I love painting people’s portraits. When my illustration schedule allows, I try to paint at least one portrait a week. This habit developed while in art school.
Head Study '08
However, I also love illustrating. The challenge of telling a story and of recreating an era or a culture, which is far removed from our own, excites me. I suppose this desire grew out of my family’s fascination with living history museums and national parks. It seemed like every vacation my parents would pack my siblings and I into a cramped car and drive a day or so to find some historical spot. One summer we traveled the Lincoln trail, visiting where he lived in Kentucky, Indiana, and Illinois.
Historical Book Illustration
The two pursuits are very different. Painting portraits is very academic. The finished painting must at least look like it’s subject. Preferably, the painting will also carry something of the feeling or emotion of the person modeling.
Head Study '07
In contrast, illustrations are patched together. The illustrator uses a book on European landscapes to understand what the Norwegian coast looks like, and googles the latest archaeological find on Scandinavian jewelry. He may have a model pose as the subject, but he often will tweak the face and proportions to make the subject look more authentic. The illustration has a message to deliver, and the artist sacrifices all for that message.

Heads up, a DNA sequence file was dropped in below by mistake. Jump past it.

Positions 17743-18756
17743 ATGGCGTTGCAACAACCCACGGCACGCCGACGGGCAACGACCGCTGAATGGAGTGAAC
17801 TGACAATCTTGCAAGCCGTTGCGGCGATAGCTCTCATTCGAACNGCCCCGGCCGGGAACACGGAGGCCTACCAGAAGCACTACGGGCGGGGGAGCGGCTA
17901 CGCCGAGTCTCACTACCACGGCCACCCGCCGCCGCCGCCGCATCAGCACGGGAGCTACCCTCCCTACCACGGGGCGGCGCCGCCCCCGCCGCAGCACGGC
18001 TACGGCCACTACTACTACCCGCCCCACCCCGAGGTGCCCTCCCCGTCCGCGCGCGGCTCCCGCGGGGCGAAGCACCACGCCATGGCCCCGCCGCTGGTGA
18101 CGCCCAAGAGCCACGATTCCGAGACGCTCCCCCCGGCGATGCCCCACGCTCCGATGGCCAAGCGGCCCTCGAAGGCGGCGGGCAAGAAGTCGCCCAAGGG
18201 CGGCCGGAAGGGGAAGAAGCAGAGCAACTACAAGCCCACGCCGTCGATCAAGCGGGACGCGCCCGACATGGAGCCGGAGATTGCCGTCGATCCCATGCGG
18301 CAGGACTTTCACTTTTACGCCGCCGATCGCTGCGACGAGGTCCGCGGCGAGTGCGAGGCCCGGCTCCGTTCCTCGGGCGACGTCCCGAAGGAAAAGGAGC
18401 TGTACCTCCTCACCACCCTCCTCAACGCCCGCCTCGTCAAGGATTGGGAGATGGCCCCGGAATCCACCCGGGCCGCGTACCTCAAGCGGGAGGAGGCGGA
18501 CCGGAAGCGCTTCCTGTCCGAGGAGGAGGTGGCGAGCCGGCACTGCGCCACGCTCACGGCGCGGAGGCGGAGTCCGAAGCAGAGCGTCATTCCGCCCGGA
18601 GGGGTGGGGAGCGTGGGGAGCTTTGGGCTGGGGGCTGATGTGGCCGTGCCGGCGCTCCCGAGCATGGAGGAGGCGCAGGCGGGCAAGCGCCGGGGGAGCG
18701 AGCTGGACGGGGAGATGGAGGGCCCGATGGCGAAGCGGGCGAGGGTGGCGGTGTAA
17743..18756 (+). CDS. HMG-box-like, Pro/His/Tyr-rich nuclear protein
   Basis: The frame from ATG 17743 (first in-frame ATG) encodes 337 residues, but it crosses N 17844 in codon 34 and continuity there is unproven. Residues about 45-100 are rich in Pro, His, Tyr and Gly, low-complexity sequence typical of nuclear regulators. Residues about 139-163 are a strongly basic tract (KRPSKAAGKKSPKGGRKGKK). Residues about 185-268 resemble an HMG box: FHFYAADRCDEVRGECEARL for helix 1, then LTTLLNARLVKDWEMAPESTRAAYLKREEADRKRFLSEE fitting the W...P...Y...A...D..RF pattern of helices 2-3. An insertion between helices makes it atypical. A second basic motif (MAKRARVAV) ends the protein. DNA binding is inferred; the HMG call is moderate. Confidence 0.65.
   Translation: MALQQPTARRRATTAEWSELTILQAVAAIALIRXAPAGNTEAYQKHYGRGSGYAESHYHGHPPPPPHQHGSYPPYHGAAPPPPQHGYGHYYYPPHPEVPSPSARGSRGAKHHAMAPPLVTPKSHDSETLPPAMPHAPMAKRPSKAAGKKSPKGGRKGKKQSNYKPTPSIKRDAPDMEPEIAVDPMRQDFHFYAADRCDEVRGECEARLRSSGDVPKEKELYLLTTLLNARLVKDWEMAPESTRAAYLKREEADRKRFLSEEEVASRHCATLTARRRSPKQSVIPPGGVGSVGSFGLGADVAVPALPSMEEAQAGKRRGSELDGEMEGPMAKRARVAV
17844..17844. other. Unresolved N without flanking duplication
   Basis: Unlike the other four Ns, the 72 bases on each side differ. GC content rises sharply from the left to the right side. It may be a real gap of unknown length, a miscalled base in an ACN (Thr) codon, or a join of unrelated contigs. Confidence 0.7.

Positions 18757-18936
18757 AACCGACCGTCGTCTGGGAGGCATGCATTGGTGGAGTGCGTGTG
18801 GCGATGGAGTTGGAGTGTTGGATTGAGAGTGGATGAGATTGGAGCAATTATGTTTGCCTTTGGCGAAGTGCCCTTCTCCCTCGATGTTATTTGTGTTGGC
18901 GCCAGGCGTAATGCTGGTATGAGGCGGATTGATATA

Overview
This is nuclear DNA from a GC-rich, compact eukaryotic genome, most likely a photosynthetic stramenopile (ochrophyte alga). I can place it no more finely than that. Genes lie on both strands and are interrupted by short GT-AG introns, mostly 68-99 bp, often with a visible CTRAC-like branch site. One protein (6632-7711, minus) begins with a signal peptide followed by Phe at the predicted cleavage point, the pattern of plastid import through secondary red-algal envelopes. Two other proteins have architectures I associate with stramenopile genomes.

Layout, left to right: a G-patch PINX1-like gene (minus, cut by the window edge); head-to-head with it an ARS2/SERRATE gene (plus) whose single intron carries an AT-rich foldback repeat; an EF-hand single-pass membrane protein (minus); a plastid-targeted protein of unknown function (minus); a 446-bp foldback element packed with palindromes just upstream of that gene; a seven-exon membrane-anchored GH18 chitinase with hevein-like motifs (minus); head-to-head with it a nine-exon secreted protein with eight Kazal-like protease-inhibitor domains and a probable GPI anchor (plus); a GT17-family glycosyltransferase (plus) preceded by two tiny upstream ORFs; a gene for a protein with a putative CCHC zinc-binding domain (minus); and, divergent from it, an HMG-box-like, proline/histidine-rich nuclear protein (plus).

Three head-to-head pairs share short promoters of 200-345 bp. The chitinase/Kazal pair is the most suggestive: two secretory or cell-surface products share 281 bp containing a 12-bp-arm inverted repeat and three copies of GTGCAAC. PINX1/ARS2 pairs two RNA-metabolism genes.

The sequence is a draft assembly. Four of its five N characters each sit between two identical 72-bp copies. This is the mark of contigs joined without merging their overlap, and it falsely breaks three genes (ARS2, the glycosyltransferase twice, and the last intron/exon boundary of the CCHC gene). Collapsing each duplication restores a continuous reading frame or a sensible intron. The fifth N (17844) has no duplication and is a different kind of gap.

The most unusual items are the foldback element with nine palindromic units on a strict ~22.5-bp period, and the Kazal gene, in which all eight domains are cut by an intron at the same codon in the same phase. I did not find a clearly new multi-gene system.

Treasured in Her Heart
The illustrated portrait is an amalgam of the two different crafts. On one hand, the artist must carefully represent the person being painted. On the other hand, both the artist and the client have the freedom to choose a different historical or cultural setting for the painting. The person can even choose to set their portrait in a classic novel or fairy tale.
Self-Portrait as Mock Renaissance Artist
If you are interested in creating an illustrate portrait, email me at firstname.lastname@example.org.